In an effort to reduce the rising death toll from carbon monoxide poisoning associated with consumer use of portable generators, the U.S. Consumer Product Safety Commission (CPSC) voted unanimously (2-0) to issue a notice of proposed rulemaking (NPR).
The proposed standard would require manufacturers to place a new warning label on portable generators. The label includes pictograms and statements warning consumers that a generator's exhaust contains poisonous carbon monoxide and that a generator should NEVER be used inside the home or in partially enclosed areas such as garages.
CPSC has reports of 64 people who died last year from carbon monoxide poisoning associated with portable generators. Many of the deaths occurred after hurricanes and major storms.
Later this year, CPSC staff will be providing the Commission with information on other potential regulatory and non-regulatory options to reduce deaths and injuries caused by carbon monoxide poisoning from generators.
The public has 75 days to comment to the Commission about the NPR. Comments can be submitted to CPSC's Office of the Secretary at email@example.com
NOTICE OF PROPOSED RULEMAKING FOR PORTABLE GENERATORS
August 15, 2006
Today I am voting to publish for comment a Notice of Proposed Rulemaking (NPR) that would require all portable generators sold to consumers in the United States bear a specific warning label. The purpose of the proposed rule is to better warn consumers about the very real danger of carbon monoxide (CO) poisoning posed by the use of a portable generator in or near a home.
The demand by consumers for portable generators has increased in recent years. Portable generators can be extremely useful machines, particularly after the loss of electricity in the wake of a storm or for some other reason. However, as the number of portable generators in use has increased, so too have the number of people who have been killed or sickened by CO poisoning from those generators. The amount of CO emitted from a portable generator can be up to several hundred times that released by a modern car's exhaust and can kill consumers in a very short period of time, especially while they sleep, as several recent, tragic incidents have demonstrated.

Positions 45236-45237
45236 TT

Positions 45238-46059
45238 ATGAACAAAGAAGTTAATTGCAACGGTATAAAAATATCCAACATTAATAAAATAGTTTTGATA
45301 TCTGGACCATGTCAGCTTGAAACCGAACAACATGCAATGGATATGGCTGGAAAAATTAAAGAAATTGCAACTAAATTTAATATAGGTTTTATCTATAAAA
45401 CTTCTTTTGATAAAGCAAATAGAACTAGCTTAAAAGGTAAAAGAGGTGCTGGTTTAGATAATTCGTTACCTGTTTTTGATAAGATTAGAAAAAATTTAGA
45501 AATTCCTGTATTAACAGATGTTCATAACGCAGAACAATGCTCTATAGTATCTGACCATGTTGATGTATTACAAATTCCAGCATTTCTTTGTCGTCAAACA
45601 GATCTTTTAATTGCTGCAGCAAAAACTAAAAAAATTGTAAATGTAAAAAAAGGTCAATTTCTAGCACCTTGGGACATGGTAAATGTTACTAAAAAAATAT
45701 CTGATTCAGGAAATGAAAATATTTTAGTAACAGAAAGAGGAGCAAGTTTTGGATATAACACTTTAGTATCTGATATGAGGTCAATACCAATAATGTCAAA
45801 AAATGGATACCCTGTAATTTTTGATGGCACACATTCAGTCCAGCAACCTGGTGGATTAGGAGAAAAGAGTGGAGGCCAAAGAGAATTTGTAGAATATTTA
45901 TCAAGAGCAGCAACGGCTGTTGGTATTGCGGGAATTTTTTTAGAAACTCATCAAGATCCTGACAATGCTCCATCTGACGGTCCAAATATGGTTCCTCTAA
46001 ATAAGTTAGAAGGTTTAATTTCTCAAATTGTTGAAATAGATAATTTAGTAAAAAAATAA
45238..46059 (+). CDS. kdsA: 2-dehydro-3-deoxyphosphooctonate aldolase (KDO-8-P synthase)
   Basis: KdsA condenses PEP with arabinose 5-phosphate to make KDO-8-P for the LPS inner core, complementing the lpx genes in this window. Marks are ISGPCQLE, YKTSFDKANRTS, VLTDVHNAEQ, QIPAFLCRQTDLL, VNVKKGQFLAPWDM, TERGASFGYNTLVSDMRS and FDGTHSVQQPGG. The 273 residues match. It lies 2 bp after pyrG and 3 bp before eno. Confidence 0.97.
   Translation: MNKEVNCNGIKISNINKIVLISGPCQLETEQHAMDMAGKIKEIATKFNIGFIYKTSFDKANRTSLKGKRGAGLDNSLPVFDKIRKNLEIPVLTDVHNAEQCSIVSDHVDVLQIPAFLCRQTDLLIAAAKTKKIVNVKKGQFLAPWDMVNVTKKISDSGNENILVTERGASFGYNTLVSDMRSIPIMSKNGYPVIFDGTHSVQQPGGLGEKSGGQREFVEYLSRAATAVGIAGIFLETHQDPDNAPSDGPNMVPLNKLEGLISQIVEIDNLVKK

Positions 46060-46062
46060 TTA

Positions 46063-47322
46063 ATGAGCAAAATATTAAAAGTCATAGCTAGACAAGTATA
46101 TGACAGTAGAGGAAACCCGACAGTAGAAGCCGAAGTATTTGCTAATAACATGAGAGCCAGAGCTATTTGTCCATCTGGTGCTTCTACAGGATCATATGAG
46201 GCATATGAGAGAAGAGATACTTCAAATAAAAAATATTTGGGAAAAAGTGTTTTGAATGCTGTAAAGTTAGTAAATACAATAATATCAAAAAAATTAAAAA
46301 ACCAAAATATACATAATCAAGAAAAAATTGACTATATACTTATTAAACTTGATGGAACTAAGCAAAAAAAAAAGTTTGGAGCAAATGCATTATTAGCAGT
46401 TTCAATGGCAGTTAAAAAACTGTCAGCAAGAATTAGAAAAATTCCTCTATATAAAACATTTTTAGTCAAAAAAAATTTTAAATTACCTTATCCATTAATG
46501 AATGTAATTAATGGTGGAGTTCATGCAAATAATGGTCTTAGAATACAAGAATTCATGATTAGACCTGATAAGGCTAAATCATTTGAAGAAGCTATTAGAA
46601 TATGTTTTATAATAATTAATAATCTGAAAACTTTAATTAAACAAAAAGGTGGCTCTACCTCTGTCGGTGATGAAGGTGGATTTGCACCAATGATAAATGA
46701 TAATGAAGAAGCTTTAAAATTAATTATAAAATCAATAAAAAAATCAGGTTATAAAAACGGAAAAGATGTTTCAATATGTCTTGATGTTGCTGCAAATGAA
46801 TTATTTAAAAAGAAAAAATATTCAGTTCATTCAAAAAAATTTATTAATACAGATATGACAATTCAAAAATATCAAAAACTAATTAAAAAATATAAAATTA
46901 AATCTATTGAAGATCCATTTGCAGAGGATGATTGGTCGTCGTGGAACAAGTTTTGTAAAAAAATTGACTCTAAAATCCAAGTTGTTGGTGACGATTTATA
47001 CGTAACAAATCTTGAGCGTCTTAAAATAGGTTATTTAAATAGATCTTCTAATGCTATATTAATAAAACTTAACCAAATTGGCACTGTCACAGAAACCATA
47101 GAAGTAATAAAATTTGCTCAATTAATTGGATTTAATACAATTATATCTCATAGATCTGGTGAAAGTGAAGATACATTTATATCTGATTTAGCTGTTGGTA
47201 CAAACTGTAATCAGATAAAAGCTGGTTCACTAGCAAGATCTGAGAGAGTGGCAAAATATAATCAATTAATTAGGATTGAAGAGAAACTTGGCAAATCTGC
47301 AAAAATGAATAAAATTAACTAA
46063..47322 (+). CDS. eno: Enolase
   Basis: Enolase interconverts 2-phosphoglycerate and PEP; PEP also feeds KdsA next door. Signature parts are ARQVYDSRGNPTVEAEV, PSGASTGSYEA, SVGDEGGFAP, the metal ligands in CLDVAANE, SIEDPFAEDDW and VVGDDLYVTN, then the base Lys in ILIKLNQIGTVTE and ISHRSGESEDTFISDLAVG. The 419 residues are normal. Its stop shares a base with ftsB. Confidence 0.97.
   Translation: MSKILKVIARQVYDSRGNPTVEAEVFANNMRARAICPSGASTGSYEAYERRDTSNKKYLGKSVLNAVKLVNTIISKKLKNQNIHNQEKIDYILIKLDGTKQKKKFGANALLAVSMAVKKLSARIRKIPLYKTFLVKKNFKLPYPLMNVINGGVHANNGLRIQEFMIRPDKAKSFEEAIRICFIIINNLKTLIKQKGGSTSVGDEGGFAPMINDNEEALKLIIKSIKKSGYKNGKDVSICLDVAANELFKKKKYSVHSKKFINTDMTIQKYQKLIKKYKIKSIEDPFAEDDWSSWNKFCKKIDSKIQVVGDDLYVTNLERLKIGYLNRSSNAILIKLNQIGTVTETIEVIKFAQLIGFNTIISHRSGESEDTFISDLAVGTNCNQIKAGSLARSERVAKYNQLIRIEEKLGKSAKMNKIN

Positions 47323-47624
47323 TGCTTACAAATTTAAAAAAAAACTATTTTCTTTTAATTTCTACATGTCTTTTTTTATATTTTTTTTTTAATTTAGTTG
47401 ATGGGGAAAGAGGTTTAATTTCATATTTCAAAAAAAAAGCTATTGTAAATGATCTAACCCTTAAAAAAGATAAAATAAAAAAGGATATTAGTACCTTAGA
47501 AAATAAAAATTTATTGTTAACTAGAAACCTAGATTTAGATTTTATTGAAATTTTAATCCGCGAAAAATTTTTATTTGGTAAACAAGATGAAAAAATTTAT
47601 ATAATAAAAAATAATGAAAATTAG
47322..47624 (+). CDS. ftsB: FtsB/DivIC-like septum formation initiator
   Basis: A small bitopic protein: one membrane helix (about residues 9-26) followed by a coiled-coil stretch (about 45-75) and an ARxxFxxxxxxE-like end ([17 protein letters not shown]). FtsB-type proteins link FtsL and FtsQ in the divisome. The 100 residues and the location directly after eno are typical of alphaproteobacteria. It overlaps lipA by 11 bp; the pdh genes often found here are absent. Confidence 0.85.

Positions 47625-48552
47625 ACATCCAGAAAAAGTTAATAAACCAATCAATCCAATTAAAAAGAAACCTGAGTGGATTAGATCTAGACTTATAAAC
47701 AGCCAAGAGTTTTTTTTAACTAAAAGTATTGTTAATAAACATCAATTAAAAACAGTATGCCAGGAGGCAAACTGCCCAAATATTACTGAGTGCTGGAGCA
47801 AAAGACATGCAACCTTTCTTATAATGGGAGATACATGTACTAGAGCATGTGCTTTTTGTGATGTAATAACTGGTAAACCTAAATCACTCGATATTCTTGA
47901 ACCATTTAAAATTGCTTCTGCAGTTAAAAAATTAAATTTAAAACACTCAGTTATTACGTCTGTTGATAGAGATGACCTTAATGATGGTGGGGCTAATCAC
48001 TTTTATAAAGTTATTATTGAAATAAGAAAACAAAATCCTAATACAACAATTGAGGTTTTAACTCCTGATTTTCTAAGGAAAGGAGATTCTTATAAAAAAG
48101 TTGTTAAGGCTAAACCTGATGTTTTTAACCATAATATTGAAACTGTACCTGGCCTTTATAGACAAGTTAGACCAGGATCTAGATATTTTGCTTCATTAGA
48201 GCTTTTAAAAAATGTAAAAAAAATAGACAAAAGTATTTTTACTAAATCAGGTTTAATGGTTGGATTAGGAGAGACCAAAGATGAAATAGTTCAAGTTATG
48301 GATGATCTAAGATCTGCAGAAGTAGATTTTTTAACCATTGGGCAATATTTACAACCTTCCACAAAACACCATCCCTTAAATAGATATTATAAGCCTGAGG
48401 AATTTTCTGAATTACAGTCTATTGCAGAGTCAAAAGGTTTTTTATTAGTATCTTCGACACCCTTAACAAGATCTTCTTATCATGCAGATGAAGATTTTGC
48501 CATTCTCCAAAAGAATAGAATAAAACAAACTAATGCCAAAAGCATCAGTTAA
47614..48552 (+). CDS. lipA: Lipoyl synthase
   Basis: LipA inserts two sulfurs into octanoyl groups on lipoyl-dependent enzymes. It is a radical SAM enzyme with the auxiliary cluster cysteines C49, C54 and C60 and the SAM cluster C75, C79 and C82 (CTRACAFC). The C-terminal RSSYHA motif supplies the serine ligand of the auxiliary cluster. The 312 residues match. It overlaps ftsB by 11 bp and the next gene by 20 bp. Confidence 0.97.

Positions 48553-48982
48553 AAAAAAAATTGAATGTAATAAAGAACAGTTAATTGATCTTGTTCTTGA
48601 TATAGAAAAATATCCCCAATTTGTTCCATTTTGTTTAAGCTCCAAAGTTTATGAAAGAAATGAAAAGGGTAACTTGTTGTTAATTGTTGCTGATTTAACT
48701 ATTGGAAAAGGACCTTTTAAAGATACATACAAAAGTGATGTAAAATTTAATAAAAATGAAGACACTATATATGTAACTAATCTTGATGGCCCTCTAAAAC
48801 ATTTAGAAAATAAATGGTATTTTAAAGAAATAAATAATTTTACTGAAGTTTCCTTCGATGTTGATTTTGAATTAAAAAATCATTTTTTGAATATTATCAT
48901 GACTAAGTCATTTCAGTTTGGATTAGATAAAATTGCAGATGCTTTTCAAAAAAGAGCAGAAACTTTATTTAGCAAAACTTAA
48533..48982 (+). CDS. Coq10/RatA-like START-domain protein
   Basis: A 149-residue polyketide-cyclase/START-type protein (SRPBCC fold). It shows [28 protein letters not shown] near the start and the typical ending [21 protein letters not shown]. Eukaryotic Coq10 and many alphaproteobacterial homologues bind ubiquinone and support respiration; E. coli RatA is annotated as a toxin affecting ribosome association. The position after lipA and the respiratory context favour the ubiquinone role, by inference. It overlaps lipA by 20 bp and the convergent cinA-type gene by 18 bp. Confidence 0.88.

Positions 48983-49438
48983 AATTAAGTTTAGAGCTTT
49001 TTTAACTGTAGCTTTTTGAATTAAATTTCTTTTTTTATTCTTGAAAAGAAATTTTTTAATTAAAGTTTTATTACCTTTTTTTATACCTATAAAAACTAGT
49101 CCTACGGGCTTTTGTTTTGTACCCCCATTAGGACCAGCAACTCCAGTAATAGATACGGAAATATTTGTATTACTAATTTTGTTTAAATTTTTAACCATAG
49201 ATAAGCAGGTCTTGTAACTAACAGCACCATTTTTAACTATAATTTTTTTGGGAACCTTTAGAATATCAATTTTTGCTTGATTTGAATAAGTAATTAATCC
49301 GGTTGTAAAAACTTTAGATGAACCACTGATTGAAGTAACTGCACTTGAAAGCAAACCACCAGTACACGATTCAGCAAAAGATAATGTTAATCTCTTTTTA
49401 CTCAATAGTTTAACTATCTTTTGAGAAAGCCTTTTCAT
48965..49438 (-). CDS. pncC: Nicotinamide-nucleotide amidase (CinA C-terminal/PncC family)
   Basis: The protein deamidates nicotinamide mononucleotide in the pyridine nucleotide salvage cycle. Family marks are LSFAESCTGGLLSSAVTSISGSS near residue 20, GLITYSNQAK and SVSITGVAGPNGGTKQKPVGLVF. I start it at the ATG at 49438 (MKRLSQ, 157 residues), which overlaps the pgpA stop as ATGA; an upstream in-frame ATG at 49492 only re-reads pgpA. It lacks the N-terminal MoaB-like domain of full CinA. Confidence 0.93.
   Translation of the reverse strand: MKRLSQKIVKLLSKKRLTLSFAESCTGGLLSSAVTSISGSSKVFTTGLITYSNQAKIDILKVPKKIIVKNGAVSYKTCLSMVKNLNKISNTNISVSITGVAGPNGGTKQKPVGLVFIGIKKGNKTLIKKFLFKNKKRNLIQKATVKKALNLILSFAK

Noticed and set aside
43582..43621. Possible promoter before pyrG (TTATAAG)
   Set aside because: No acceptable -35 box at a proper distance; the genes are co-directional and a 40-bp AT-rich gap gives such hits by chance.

In addition to the proposed warning label requirement, I anticipate that the Commission will soon receive a staff package outlining other regulatory options the Commission might consider regarding portable generators. I look forward to receiving that package as well as the public's comments on this NPR, and to continuing to work with all of our stakeholders on this important issue.
ON THE NOTICE OF PROPOSED RULEMAKING REGARDING LABELING REQUIREMENTS FOR PORTABLE GENERATORS
August 15, 2006
In the six year period from 2000 through 2005, CPSC staff is aware of at least 222 deaths related to carbon monoxide (CO) poisoning associated with portable generators. Far too many of the deaths associated with the use of portable generators predictably occur following severe weather events that typically cause power outages. Consumers, unknowingly, expose themselves and others to lethal CO gas while using the portable generator as a substitute power source often during times of high stress and anxiety.